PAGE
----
December 19 1815: Southey’s Complaints

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On December 19 1815, Robert Southey writes to his friend Grosvenor Charles Bedford. Southey is not happy at having to write a New Year’s ode as part of his Poet Laureate’s duties.

My dear Grosvenor – I am in some discomfort about the fiddlers & that unmannerly fellow Sir Wm Parsons, – fellows who have still a claim upon me, notwithstanding the implied condition upon which I first acceded to the situation, & Ally Crokers  promise that he would take an opportunity of speaking to the Prince, & hinting to him how proper a thing it would be to exempt an office of honour from a service which could only tend to bring it into disrepute. This he has never done, & I shall have my exercise to do as long as I hold the office, or till the Deus Lunus is old enough to do it, by way of exercise, for me.  What I want to know now is, whether the verses must be ready for the New Years day, or if I have as long grace this year as there was in the last; & this I pray you learn for me with as little delay as possible: that is tell me by what time I must send {them} up. Ever since my return I have been close at work, for the most part upon this poem, the title of which will be The Poets Pilgrimage to La Belle Alliance. Hitherto it proceeds much to my liking, – it is in the six lined stanza, like the unfinished marriage-poem  which you have seen, & pitched in the same Spenserian key. There is a Proem, beginning with an address to Skiddaw, passing to a picture of my return home, & so introducing the subject. Then follows the Journey, this part I may possibly finish to night, & these two parts will be about 400 lines. The Field of Battle is to come next. Then the Meditation or Lamentation; (for I have not fixed the title of this part), – the Reproof, or the Hopes of Man afterwards, & finally the Hymn of Victory, from this last the Fiddlers must be supplied; – but I should rather come to it in the regular course of composition, than lay the rest aside to get that ready like a schoolboys task.

This poem has grown under my hands, perhaps had I been aware of its extent Longman would have chosen to give it a quarto form: – for it will most probably exceed 1000 or lines, making from sixty to 70 pages, – & the notes as many more. However this is of little consequence & I have written to Mr Nash about the drawings, giving him dimensions for the small size. As soon as I hear of his arrival in London, where he is now expected, I will give you an introduction to him, & appoint you Agent in this matter between him & the Long men. – The subjects which I think of having engraved are Waterloo Church, an outer view of Hogoumont, an inner one, & a view of Ligny;  – these are all sufficiently picturesque, but I rather think Charles Bell of the Middlesex Hospital has made a better view of Hogoumont on the outside, & if it prove to be so he will give it me, [9] – the x Sirius will manage this. There is another inner view of the ruins which will make a good etching, & to which we may allow double length, & I would have etched or wooden vignettes of La Belle Alliance, La Haye Saint, & Les Quatre Bras,  places which have no beauty whatever, but which of which faithful representation will give an interest to the book. Of La Haye Saint we have no sketch, but we may take that from the panoramic print, unless another should offer from any private sketchbook. – I am very full of this poem at present, being quite in tune for it.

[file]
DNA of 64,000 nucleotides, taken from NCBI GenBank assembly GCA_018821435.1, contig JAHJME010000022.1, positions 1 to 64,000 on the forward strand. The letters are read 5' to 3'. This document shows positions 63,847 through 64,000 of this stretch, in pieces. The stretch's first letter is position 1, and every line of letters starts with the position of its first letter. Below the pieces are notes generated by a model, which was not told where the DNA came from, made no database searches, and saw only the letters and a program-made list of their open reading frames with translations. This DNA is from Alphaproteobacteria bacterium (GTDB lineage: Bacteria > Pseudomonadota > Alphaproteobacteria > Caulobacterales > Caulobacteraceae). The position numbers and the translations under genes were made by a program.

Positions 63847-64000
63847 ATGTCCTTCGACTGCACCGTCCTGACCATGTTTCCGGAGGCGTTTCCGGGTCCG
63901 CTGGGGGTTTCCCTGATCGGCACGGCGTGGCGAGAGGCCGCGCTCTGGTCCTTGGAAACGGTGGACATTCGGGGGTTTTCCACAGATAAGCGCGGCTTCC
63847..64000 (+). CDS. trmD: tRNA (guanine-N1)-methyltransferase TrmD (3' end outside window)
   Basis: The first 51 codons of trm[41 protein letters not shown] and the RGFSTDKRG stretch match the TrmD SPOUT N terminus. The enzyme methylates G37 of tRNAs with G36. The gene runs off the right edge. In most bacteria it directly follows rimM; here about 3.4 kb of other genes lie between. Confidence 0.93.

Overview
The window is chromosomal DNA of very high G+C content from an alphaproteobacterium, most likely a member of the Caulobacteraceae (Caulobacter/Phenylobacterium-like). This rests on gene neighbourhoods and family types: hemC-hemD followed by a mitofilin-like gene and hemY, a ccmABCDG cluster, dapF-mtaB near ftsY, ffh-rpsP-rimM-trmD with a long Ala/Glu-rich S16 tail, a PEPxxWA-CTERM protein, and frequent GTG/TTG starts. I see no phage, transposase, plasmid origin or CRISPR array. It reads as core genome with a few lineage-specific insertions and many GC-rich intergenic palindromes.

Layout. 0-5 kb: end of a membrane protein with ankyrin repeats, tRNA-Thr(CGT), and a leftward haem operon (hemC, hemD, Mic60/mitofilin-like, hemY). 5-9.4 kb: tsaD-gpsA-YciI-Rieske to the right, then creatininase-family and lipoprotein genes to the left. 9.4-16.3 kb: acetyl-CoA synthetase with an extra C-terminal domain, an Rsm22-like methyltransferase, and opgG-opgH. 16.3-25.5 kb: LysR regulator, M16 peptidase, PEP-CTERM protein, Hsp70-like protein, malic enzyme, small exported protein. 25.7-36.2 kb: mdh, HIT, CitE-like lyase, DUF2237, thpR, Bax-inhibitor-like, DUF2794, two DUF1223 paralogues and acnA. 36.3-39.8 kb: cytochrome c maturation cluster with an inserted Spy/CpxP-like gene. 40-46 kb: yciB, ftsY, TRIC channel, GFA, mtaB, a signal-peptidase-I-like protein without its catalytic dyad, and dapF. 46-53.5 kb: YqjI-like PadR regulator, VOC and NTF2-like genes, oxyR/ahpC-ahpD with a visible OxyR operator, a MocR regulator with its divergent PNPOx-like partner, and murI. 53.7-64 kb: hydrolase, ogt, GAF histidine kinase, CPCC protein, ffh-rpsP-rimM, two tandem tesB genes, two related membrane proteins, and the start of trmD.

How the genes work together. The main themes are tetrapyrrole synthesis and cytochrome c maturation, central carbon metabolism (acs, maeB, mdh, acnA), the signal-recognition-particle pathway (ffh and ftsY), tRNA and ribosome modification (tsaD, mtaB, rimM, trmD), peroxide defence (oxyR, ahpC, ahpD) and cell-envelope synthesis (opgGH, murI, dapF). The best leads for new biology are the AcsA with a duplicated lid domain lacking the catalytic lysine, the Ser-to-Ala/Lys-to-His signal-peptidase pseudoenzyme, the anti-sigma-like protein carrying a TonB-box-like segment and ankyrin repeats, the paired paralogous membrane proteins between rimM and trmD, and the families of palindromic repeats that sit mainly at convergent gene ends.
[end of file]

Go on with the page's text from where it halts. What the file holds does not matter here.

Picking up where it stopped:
I gave Longman as a title to announce it by, merely La Belle Alliance, – there is a necessity for enlarging it as you have seen, & the new title is both more suitable & more excit likely to excite curiosity. Tell him therefore of the alteration when you see him, or if you think it worth while inform him of it by a note. – Part of my books are arrived in the Row, & I believe the Acta Sanctorum among them. Mr Vardon gives them a passage for me to Newcastle.

Murray has sent me Sir J Malcolms book to review, & I have read it for that purpose. It is just that kind of book which would

lead me to put more matter into a reviewal than the work itself contains, – but at a great expence of time & labour –

I have done something to Brazil  since my return, & something also to Dr Dove,  – a secret which we must keep as much as possible, – for a half years secret I think would be very probably worth half a dozen editions. There is so much of Tristram Shandy about it, that I think it will be proper to take the name of Stephen Yorickson Esqre in the title page, – this is a notion only half a day old. I would give one of my ears, if I could have both yours just now to try some of this book upon them. So much of it is done, that I shall very probably put it to press in the spring. It is very doubtful at this time whether I do not lose more than I gain by giving up so much time to reviewing; – & whenever that ceases to be doubtful, huzza for a joyful emancipation!

Remember me to all at home. We are going on well – the Venerable speaks of you as ungratefully as ever, – I have had a visit from a young American physician of New York.  He tells me that my note in the Courier respecting the attack made upon me in that city, was copied into the American papers. I think (& the intention arose from this knowledge) of exposing M Beauchamps theft of my Brazil thro the same channel, as the surest method of widely & effectually exposing him, – & an excellent advertisement to boot.

God bless you

RS.

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